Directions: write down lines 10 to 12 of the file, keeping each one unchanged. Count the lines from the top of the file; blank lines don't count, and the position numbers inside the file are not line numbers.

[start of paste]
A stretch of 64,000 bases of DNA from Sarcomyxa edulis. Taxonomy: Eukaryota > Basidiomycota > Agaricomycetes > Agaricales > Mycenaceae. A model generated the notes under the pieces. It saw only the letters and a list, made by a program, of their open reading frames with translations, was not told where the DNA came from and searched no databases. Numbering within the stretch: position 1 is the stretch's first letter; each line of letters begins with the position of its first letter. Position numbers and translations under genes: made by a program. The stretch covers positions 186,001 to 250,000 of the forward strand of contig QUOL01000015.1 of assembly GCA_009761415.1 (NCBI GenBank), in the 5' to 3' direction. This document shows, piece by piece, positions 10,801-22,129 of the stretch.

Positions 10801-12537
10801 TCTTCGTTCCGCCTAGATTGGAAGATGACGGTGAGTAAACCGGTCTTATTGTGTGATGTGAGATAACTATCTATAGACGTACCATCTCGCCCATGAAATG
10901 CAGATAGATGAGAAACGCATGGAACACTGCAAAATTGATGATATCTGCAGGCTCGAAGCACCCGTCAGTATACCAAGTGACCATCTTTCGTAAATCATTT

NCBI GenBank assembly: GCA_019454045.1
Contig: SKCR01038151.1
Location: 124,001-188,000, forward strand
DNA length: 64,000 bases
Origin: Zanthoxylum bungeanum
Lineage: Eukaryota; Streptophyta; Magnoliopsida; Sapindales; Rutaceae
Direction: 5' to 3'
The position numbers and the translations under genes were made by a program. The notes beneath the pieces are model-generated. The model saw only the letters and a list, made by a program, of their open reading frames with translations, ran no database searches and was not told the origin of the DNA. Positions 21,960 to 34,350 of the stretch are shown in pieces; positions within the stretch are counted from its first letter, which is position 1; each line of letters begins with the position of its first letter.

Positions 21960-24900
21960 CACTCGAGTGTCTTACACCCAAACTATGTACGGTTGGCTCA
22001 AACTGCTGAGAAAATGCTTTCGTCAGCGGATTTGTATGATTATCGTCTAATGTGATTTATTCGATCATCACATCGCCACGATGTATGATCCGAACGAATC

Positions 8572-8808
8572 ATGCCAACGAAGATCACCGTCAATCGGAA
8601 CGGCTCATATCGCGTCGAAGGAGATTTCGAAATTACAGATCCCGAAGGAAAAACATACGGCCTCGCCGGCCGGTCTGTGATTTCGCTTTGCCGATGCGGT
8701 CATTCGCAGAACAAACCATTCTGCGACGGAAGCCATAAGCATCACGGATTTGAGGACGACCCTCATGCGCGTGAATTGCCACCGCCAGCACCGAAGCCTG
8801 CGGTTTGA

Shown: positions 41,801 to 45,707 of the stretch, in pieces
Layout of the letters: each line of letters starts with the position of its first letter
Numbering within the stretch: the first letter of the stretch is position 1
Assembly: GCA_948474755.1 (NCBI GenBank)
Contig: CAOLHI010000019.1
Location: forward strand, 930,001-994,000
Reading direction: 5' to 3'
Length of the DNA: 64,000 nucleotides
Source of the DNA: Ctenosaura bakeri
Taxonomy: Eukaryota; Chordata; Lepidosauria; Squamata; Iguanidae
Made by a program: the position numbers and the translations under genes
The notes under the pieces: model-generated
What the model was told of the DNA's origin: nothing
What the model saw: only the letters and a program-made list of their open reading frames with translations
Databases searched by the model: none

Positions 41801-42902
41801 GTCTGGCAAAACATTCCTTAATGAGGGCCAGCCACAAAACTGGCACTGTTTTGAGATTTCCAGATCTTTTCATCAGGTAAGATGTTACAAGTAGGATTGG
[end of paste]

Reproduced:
Lineage: Eukaryota; Streptophyta; Magnoliopsida; Sapindales; Rutaceae
Direction: 5' to 3'
The position numbers and the translations under genes were made by a program. The notes beneath the pieces are model-generated. The model saw only the letters and a list, made by a program, of their open reading frames with translations, ran no database searches and was not told the origin of the DNA. Positions 21,960 to 34,350 of the stretch are shown in pieces; positions within the stretch are counted from its first letter, which is position 1; each line of letters begins with the position of its first letter.